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Recently, the Australian Taxation Office (ATO) issued Taxpayer Alert TA 2021/2.  This alert addresses Australian taxpayers who are trying to avoid paying taxes on their foreign assessable income.  Instead of being honest about this income, some Australian taxpayers are trying to disguise funds they received from overseas as a gift or a loan from a related overseas entity.

The ATO is also concerned about certain Australian taxpayers who are using such loans to claim deductions for interest that was never incurred.

Penalties Associated with Concealing Foreign Income

This most recent Taxpayer Alert is warning taxpayers and advisors who are making arrangements to conceal their overseas income that they could receive significant penalties. These penalties include up to 90%, plus shortfall interest.  Taxpayers and advisors who attempt to mislead the ATO could also face the risk of criminal prosecution and penalties under criminal law.

The ATO is currently investigating illegal mechanisms for shielding foreign income.  It is also actively engaging with taxpayers who have entered such arrangements to ensure that they pay the correct amount of tax.  Additionally, the ATO is advising anyone who has omitted income from their tax return to come clean by filing an amendment or making a voluntary disclosure.

Types of Foreign Income

Foreign income that the ATO is concerned taxpayers are trying to conceal include:

•      overseas employment or business income

•      interest from foreign financial institutions or loans

•      dividends from foreign companies

•      capital gains on disposals of foreign assets (such as shares in a foreign company)

•      deemed amounts of foreign income in relation to interests in foreign companies or trusts

Key Takeaways of Taxpayer Alert TA 2021/2

There are a few important points from the most recent Taxpayer Alert to highlight:

•        Take the alert seriously.  The ATO isn’t just voicing their concerns, but they are also highlighting their ability to cross-reference any statements your client provides regarding overseas income.  This includes financial records and information on overseas entities. Therefore, it is vital that your clients be as accurate as possible when reporting their overseas income.  If not, the ATO has the resources and capabilities to verify that information.  If the information your clients provide does not match up with what the ATO finds, your client may be at risk of facing penalties such as sanctions under criminal law.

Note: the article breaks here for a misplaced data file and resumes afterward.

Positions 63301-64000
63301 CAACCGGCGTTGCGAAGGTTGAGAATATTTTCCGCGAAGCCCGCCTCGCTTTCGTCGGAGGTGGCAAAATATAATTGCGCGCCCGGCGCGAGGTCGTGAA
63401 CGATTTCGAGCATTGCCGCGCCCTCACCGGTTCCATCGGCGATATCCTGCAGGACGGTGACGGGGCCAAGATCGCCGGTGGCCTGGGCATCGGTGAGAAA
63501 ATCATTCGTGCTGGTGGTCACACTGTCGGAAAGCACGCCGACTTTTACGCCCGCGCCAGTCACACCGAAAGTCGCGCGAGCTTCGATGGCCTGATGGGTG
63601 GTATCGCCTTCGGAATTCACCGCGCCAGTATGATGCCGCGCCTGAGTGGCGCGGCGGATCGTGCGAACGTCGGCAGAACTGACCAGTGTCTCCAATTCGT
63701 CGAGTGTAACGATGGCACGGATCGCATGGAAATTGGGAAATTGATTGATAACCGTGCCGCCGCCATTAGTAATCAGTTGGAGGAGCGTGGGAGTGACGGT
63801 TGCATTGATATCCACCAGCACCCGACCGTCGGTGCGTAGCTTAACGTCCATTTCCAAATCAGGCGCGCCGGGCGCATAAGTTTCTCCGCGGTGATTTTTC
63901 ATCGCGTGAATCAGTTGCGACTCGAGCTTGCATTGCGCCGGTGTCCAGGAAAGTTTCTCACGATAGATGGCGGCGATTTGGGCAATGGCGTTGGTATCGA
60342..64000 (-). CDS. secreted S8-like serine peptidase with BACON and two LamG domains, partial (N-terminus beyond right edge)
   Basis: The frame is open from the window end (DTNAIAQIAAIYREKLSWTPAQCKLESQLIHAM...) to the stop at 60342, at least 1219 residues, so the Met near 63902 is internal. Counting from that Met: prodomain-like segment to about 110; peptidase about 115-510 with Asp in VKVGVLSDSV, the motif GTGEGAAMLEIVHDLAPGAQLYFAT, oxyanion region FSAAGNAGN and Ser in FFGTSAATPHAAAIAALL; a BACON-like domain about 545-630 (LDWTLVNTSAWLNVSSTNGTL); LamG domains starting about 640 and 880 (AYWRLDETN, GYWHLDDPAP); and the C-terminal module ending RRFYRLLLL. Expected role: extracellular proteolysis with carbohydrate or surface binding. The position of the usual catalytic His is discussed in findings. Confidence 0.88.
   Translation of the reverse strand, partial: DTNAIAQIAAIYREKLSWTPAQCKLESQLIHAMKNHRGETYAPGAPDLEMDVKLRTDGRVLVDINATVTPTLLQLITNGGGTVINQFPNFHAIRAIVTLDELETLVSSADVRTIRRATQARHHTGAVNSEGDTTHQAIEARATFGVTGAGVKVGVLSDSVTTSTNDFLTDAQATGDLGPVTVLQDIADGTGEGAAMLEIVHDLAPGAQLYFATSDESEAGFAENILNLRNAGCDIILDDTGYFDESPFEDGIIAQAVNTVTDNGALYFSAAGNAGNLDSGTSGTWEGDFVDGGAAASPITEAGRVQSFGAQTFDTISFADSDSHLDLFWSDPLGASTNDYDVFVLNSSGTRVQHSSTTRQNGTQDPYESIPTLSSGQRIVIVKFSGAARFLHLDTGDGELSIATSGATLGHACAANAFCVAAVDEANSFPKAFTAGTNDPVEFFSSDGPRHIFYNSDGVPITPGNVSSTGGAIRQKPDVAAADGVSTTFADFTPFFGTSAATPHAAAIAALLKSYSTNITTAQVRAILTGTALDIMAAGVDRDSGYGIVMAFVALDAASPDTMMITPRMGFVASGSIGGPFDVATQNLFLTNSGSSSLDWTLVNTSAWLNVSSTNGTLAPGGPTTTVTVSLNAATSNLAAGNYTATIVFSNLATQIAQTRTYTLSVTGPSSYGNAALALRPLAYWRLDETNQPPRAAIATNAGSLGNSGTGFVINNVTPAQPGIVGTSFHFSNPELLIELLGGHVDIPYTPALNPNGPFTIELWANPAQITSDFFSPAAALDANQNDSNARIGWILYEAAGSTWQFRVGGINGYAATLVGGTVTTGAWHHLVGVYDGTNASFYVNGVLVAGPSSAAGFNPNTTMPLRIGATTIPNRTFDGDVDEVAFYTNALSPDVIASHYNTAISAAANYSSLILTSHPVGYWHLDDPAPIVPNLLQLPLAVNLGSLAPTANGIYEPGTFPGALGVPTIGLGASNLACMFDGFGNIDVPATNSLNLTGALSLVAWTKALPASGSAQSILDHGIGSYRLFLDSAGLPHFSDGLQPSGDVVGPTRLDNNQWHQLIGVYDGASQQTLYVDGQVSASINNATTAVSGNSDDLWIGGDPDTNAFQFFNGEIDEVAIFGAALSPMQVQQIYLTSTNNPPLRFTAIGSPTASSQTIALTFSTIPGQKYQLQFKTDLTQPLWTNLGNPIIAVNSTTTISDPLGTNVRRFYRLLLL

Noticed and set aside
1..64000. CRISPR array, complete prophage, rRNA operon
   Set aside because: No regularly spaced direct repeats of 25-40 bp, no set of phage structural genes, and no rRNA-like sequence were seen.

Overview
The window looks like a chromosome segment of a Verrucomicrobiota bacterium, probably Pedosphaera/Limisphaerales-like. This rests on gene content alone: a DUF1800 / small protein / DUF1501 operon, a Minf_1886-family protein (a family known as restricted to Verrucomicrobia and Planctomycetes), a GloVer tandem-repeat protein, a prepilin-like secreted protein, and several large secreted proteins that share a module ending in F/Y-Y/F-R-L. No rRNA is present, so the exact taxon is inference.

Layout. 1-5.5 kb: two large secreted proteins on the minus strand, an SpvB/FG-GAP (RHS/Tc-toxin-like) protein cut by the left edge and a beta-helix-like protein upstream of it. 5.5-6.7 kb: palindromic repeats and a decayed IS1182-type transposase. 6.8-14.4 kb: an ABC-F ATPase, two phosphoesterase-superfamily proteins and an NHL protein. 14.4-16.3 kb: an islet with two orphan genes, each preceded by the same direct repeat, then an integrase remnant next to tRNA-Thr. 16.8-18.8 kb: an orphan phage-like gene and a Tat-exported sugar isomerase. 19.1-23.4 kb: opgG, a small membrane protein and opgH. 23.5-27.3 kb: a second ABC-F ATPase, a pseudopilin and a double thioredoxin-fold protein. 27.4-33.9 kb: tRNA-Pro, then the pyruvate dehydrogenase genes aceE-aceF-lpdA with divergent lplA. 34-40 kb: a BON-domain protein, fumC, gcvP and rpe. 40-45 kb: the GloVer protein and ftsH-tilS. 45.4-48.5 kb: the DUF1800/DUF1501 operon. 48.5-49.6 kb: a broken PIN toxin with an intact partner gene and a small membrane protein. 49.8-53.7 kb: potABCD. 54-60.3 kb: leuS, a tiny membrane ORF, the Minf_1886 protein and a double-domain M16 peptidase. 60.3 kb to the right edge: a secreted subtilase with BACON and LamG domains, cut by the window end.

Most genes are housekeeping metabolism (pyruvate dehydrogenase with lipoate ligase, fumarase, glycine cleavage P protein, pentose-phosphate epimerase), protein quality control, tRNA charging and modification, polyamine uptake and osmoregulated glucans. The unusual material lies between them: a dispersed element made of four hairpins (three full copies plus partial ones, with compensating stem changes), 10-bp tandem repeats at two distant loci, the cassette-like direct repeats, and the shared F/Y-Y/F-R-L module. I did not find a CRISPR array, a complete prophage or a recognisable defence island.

•        The ATO is looking to make sense of unexplained wealth.  If there’s a discrepancy between the amount of income and profits your client reports on their tax return and their lifestyle, the ATO will likely initiate a more comprehensive review.  This might mean looking into any funds your client may have received from overseas.

•        The ATO will take a holistic approach in reviewing a loan or gift agreement.  This might include checking if the gift or loan arrangement is genuine or commercial. Another issue might be to check if the terms of the loan or gift are properly recorded.

•        The ATO is looking into the possibility of requiring certain information from overseas parties.  This type of information might include bank statements, photo ID, and/or passports.  If someone from overseas is, in fact, providing a genuine gift or personal loan, then they are likely to provide information to prove it.

In conclusion, taxpayers who have not received any foreign income and have, in fact, received a genuine gift or loan from a party overseas should not be concerned.  On the other hand, taxpayers who deliberately omit foreign income, conceal their interests in foreign assets, or make false claims for deductions in their tax returns should be concerned.  They could face significant penalties.

To avoid such penalties, Australian taxpayers should be honest in their tax returns and not attempt to mislead the ATO about income earned from overseas.

Dominic Cantone
Dominic Cantone Partner
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